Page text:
KG Mobility Holdings, owners of SsangYong, makers of Musso, for the flashing immobiliser light stopping the car starting and so spending its life at the dealers where it still sits undriveablep; and

THE Hyundai Motor Company for last year, advertising a N Line Sedan for $26,290 on its website but when you go to buy one the price suddenly changes to $35,785. And for being at it again. When the judges looked this week the landing page price for the Hyundai i30 N Line sedan changed to $35,785. When you click on the “Explore i30 N Line Sedan” tile the price rises to $39.969. Good luck trying to buy one for $35k. Back to you JC.

Thanks Mick, I’m surprised you didn’t try a bit of humour with an old line like: “It’s only a rort if you’re not in on it.”

A bit of background on the Hyundai nomination. Reader 7, Peter Preller, tells us he was looking for a cheap new car for his kiddies and he thought it worth considering buying a basic new car that comes with a warranty.

“I like the Hyundai i30,” Pete says. “So, I typed into Google search ‘Hyundai i30 pricing’.

“The search brought up a top search result ‘i30 Range I Hyundai Australia’. The second tile on the page was titled ‘Racing-Inspired luxury’, being an advert for the N Line Sedan showed a price of $26,290.

“When you clicked through on the ‘Explore i30 N Line Sedan’ white tile the price changed to $35,785. Clearly, there were two prices advertised for the same car. I asked four dealers in NSW and the ACT if they would sell me an N Line Sedan for $26,290 and all refused.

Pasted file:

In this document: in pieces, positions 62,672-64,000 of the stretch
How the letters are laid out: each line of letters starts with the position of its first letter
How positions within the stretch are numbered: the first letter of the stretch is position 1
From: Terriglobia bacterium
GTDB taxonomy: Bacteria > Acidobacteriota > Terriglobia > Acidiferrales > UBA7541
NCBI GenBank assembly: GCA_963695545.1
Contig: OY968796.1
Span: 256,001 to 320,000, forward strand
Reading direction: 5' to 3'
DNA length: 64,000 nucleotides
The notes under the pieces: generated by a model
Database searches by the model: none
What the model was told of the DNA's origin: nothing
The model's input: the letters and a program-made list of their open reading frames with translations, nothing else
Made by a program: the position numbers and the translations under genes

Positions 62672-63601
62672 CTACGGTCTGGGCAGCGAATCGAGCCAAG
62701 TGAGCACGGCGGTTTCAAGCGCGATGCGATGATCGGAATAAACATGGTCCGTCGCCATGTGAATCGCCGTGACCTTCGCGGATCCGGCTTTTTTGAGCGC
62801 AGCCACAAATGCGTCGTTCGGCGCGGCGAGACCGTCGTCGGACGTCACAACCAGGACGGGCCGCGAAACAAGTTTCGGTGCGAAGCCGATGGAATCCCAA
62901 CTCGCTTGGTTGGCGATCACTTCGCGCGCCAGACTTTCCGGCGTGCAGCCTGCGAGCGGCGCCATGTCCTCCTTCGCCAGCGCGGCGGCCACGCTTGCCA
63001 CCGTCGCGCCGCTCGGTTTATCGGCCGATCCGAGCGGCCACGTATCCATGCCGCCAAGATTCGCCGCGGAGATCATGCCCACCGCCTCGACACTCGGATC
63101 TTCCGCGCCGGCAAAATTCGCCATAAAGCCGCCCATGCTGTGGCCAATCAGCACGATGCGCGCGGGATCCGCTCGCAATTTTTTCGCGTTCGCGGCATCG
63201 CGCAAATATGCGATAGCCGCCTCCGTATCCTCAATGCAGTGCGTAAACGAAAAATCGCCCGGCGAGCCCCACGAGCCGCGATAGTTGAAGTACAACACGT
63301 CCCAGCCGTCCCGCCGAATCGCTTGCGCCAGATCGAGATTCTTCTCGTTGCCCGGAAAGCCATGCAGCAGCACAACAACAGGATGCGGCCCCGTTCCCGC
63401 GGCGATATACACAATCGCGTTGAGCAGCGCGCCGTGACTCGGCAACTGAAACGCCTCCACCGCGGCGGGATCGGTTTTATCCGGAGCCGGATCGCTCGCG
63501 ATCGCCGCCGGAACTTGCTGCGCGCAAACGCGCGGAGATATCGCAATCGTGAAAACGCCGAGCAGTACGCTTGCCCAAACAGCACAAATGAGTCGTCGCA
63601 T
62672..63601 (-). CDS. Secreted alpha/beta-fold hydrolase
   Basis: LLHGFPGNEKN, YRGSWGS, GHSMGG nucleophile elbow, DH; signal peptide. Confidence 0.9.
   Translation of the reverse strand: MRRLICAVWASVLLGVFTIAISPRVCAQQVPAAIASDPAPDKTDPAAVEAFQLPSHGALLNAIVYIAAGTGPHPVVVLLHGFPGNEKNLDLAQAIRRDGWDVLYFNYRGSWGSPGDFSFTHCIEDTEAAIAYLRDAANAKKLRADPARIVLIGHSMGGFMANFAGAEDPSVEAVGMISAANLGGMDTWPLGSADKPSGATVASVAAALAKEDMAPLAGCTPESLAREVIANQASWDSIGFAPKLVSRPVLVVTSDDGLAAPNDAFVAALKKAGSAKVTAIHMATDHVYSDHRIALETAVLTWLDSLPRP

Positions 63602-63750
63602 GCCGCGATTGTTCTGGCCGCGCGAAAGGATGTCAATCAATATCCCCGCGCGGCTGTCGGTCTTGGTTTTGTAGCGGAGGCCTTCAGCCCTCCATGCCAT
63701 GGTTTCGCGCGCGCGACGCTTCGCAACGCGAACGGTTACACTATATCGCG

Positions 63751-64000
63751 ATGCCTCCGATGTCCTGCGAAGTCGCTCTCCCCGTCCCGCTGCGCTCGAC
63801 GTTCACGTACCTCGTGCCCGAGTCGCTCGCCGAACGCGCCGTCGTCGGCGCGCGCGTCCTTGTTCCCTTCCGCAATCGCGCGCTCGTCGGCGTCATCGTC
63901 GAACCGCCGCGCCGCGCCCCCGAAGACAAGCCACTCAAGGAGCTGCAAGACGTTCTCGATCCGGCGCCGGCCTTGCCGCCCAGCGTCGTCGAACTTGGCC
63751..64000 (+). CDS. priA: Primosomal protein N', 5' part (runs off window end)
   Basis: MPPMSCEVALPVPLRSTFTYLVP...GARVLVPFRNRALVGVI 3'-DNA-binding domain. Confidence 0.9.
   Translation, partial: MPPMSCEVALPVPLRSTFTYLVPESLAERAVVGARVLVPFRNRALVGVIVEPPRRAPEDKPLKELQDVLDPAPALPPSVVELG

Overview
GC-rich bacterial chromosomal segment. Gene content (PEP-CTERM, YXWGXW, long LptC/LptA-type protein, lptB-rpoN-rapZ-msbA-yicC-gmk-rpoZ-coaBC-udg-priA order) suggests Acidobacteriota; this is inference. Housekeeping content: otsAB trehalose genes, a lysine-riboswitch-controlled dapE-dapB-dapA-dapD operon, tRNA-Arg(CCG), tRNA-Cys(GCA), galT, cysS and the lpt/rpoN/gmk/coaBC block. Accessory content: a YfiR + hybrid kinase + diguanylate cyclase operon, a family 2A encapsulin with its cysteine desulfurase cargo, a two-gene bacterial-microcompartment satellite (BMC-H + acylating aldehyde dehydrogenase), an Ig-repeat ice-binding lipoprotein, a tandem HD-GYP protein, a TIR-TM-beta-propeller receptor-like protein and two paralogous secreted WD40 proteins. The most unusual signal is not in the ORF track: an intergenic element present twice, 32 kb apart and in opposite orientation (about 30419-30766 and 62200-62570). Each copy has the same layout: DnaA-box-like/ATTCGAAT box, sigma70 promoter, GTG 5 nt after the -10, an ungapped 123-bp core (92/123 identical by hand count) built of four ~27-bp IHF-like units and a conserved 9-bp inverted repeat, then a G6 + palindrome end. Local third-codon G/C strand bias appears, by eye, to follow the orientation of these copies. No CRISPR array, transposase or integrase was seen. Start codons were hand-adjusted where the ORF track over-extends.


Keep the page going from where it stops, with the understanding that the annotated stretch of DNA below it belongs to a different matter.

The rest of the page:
“I then contacted Hyundai and they refused to facilitate a sale for this price but told me to go back to the dealers. Bottom line, neither the dealers nor Hyundai would sell the car to me for the price of $26,290 as advertised.”

Pete reckons Hyundai Australia has breached the misleading and deceptive conduct laws by advertising a car that it will not sell, or facilitate the sale of, for the advertised price. He also says: “Hyundai and the dealers have also breached the law relating to multiple pricing which requires the product to be sold for the lower of the two prices or withdrawn from sale.”

Of course, we went straight to Bill Thomas, Hyundai’s corporate affairs GM Oceania, and Emma Guadagni, group marketing and PR manager Oceania, for comment but at the time of writing they, quite rightly, haven’t replied. Declaration of interest. I have been a huge Hyundai and Kia fan. Raced a Hyundai, put one friend and the Sultan into Konas and three others into Palisades.

Anyway, results of ROM next week.

Talking of sales, I think clearance rates and prices are generally disappointing in Scottsdale this year. More on this next week but take a squiz at this beautiful Spa Silver over Smoke Grey leather 1993 Jaguar XJ220. One of 299, with 7000km, this was the fastest production car in its day, making the Ferrari F40 look like a Musso.

RM sold it for $717k, or half the price of an old Porsche Turbo.